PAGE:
This is my great-grandfather, Robert Kilgour — a handsome dude! It’s a haunting, melancholic portrait, a black-and-white photograph colourized by hand. His beard and countenance resemble Sigmund Freud, who lived during roughly the same era in a different part of the world.
Robert was a second-generation Canadian, born in 1848 in Beauharnois, Quebec, on Montreal’s south shore, the son of 1829, first-generation Scottish immigrants. He brought Clara Govan of Glasgow (eight years his junior) to Quebec, married her in 1886, then moved to Toronto, where they raised three sons together. One of their sons, Arthur, died in a warplane crash in 1917 (he was a pilot). Their eldest son, another Robert*, was my grandfather.
In Toronto, Robert partnered in business with his younger brother Joseph. Together, they capitalized on a late 19th century packaging innovation — the flat-bottom paper bag! — and built a multi-storey factory in the 1870s to mass-produce bags and cardboard at 21 Wellington Street West. They prospered, and expanded their premises to 23 Wellington as well, late in the century.
Adversity struck in 1904, when the Great Toronto fire burned through the city’s downtown, industrial core on the evening of April 19. But the Kilgour brothers had the foresight to install towers on the roof of 21-23 Wellington (see background of this photo), which provided water to protect the building and halt the blaze before it reached Yonge Street. Nearly 100 buildings were destroyed in the calamity, decimating the downtown, but not a single life was lost. The post-fire photos resemble scenes from WWI, ten years later.
Personal adversity also stalked Robert, who suffered from mental illness throughout his adult life. Clara eventually sent him away to the Homewood Sanatorium of Guelph sometime in the first or second decade of the 20th century — perhaps in his late 50s.
Family lore is that Clara declared her husband Robert “dead to her” as he was taken away by car. And in fact, she didn’t see him again, never making the 50-mile trip to visit him in Guelph. He was banished from the family and died an ignominious death in 1918 at the age of 71. How did he die, was there a funeral, or a grave? I’m not sure.
I think of Robert Kilgour when I pass today’s Homewood institution, and try to imagine him there. The private institution was founded in his lifetime (1883) to treat mental illness and substance abuse, and it still plays a significant role in Guelph, with publicly-funded beds as well.
I’ve visited inside the modern-day Homewood — family members and friends have been treated inside its walls. It’s hard to know if the place brought comfort to the last decade of Robert’s life, or if it felt like a prison to him. His eyes appear distant, even ghostly. What’s he thinking about behind that vacant stare?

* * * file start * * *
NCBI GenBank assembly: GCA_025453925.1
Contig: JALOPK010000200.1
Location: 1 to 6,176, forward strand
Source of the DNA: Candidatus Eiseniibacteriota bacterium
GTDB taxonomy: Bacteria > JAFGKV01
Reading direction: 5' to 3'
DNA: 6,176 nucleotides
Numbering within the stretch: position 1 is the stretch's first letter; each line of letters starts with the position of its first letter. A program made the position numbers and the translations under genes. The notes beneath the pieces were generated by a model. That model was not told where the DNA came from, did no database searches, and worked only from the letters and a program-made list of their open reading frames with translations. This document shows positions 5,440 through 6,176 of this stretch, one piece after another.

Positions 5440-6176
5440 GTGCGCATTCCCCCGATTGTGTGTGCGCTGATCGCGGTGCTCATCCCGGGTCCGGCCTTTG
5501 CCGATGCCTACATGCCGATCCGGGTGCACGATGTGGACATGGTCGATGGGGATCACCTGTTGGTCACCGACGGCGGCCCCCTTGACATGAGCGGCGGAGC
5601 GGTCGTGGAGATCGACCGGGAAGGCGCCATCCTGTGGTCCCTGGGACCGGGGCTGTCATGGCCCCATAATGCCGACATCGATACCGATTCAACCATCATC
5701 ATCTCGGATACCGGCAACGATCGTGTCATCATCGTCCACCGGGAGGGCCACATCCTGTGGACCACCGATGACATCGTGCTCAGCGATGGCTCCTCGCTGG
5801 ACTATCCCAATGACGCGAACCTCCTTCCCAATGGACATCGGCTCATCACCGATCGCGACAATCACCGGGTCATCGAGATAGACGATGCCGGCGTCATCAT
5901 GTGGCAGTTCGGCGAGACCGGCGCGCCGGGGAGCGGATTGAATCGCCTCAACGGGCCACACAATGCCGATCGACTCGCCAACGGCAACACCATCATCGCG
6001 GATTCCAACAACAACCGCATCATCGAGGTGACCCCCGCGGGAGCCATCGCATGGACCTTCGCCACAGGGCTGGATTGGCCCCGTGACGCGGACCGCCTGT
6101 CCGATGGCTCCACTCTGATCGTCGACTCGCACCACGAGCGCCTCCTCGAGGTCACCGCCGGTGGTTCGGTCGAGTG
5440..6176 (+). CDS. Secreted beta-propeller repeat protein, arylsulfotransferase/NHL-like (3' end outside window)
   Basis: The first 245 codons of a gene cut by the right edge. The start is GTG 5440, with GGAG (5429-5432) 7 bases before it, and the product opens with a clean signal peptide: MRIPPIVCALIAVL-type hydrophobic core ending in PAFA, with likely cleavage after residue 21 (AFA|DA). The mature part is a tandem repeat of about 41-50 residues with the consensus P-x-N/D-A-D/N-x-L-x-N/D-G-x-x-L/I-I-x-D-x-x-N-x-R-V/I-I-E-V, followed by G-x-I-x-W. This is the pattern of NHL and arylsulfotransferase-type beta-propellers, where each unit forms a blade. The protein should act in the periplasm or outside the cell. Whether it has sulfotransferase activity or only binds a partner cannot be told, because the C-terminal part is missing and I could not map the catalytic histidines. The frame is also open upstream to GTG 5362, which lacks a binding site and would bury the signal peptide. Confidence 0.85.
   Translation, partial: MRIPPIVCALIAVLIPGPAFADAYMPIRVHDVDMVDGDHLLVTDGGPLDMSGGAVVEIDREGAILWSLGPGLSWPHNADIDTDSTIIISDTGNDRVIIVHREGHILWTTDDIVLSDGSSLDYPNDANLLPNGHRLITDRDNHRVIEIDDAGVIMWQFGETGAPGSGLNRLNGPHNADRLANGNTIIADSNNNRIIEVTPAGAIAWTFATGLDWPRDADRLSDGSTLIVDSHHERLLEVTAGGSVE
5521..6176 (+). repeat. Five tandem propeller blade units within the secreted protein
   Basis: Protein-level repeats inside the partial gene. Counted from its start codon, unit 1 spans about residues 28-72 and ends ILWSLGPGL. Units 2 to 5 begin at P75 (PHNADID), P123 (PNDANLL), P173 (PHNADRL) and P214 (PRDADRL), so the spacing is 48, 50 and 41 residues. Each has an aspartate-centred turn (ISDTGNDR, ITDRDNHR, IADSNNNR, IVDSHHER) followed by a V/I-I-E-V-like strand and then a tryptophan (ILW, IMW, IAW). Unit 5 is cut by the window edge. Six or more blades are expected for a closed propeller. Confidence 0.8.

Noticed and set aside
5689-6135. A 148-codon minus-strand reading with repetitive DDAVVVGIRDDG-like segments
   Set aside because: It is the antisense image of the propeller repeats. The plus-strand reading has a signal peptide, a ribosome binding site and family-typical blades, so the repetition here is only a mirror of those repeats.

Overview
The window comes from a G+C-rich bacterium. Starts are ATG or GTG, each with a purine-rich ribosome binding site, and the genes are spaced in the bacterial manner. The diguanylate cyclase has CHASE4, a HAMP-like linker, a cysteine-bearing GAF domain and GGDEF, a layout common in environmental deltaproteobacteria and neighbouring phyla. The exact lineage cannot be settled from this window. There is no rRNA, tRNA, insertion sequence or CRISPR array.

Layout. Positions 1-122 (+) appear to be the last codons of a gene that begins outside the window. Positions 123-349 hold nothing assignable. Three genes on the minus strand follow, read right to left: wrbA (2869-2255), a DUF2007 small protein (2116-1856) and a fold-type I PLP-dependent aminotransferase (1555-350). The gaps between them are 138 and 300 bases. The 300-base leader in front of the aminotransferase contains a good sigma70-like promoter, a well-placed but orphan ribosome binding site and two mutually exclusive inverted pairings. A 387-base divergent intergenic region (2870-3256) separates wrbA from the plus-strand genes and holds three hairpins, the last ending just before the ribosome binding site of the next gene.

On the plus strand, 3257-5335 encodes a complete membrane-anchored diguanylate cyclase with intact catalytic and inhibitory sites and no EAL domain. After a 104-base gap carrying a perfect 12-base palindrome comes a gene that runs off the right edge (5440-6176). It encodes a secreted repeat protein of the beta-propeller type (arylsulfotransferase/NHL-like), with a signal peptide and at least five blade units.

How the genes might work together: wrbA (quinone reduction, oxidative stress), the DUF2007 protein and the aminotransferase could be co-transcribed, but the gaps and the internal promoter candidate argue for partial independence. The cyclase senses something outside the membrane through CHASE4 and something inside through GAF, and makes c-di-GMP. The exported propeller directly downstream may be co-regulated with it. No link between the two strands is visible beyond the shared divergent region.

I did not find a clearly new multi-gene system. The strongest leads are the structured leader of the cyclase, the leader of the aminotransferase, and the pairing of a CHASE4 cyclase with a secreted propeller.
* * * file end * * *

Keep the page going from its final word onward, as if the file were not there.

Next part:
* My Dad’s family wasn’t very imaginative with male names, repeating Robert, or Arthur, or William for many generations. We’ve put an end to that now, but the less common “Govan” family name still lingers as a middle name. I’m not sure why that is, as Clara (Govan) is the villain of this story. But maybe it’s best not to judge what your ancestors did 100+ years ago, in another era, when mental illness likely carried an even larger stigma than it does today.
Postscript: whither Joseph?
My great-grandfather’s brother and business partner Joseph carried on with the paper business after Robert was exiled to Guelph, and also got involved with corn syrup manufacturing, another new product in the early 20th century. He and his wife Alice Grand were childless, and when he died in 1925, Alice decided to gift their “Sunnybrook Farm” country home on the outskirts of town to the City of Toronto. (At the bottom of the plaque, below Joseph’s name, it says “A Great Lover of Nature.”)
That land is now Sunnybrook Park and the grounds of the Sunnybrook Health Sciences Centre, in the Burke Brook ravine between Bayview and Leslie Streets near Eglinton Avenue. Among other things, the hospital now specializes in mood and anxiety disorders, and brain research.
There is no road traversing the ravine across the Sunnybrook property, to link the two busy north-south arteries; that was part of the deal specified by Alice when she finally donated the land to the city in 1928 in memory of her husband. It forever altered the urban geography of Toronto, just before the city’s post-war growth-spurt pushed its boundaries far north of Eglinton.
That’s a nice order of succession: private wealth from 19th century paper bag manufacturing transforms into public greenspace (and trees) in the middle of 21st century Toronto.